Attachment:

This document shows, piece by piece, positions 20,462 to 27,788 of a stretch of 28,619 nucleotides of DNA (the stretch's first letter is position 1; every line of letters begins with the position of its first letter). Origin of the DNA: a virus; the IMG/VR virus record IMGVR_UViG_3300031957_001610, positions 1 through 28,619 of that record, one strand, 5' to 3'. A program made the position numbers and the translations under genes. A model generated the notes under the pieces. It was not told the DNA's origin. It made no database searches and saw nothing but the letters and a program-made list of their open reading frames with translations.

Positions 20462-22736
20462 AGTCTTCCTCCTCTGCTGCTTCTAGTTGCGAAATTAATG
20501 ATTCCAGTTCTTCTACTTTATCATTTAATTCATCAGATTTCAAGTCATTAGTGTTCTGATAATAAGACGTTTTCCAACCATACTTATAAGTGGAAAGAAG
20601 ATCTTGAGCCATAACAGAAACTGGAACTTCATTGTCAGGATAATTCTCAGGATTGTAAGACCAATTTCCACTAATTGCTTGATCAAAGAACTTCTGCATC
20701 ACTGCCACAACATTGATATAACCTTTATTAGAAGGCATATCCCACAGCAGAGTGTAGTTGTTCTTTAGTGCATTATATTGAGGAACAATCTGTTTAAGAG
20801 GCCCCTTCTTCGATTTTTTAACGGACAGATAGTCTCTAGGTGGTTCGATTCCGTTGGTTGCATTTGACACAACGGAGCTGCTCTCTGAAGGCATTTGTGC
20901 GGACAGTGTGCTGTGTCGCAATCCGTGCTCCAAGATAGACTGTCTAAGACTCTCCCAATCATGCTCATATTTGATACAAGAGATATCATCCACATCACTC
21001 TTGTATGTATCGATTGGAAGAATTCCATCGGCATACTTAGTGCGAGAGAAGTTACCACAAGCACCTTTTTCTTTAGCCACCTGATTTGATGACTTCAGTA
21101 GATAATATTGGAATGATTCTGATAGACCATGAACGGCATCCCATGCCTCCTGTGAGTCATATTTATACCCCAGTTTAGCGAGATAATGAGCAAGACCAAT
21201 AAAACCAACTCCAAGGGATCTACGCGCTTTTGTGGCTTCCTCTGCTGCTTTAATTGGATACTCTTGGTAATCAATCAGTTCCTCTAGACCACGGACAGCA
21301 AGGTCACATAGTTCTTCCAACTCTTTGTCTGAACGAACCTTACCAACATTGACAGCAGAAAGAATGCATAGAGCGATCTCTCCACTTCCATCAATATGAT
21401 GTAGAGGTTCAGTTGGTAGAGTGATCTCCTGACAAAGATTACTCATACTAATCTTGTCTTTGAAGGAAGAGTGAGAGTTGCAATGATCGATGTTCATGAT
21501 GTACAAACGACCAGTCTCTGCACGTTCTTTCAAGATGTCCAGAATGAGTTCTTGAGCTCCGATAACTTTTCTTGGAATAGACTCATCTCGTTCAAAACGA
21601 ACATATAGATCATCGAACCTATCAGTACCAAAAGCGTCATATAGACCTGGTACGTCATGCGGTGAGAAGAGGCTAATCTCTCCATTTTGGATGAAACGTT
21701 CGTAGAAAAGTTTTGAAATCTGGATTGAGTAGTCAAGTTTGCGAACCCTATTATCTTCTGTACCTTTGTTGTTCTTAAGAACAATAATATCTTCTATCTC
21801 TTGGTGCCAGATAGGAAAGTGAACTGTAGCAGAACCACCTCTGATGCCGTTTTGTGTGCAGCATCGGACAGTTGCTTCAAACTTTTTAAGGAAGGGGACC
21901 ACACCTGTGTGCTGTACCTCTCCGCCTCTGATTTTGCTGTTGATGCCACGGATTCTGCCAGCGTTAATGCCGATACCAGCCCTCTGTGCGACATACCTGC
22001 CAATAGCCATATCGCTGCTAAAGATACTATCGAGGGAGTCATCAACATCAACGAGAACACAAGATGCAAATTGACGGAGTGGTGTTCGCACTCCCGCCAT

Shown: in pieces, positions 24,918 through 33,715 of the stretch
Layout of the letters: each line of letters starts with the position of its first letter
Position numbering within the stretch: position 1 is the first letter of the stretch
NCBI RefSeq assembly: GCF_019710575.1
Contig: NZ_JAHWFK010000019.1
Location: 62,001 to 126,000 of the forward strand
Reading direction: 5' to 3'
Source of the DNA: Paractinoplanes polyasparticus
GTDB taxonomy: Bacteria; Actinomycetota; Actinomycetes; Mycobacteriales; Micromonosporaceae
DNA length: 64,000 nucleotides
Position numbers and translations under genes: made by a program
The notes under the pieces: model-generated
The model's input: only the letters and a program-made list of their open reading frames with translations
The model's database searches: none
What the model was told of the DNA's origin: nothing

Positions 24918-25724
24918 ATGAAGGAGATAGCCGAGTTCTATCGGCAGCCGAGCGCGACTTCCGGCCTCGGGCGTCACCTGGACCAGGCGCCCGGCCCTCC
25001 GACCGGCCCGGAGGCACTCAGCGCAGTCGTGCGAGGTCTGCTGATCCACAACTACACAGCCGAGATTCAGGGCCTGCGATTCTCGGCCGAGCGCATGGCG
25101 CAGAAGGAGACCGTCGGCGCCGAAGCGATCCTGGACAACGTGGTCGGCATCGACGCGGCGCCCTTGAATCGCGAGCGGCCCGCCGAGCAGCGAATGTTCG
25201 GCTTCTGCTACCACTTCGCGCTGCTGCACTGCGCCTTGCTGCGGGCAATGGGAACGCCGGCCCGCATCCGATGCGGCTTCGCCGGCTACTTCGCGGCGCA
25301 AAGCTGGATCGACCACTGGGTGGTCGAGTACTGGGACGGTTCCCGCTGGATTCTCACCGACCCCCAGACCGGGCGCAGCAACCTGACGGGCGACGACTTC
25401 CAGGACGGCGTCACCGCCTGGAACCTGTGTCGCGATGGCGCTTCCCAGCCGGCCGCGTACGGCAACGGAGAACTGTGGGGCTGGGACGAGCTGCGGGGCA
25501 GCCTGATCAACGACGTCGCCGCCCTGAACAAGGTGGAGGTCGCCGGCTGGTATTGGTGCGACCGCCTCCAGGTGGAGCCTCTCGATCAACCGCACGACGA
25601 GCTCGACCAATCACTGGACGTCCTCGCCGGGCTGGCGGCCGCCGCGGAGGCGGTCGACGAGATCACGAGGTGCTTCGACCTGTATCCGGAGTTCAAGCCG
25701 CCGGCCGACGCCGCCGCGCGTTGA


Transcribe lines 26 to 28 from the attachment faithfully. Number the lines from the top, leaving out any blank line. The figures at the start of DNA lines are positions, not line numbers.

Reading direction: 5' to 3'
Source of the DNA: Paractinoplanes polyasparticus
GTDB taxonomy: Bacteria; Actinomycetota; Actinomycetes; Mycobacteriales; Micromonosporaceae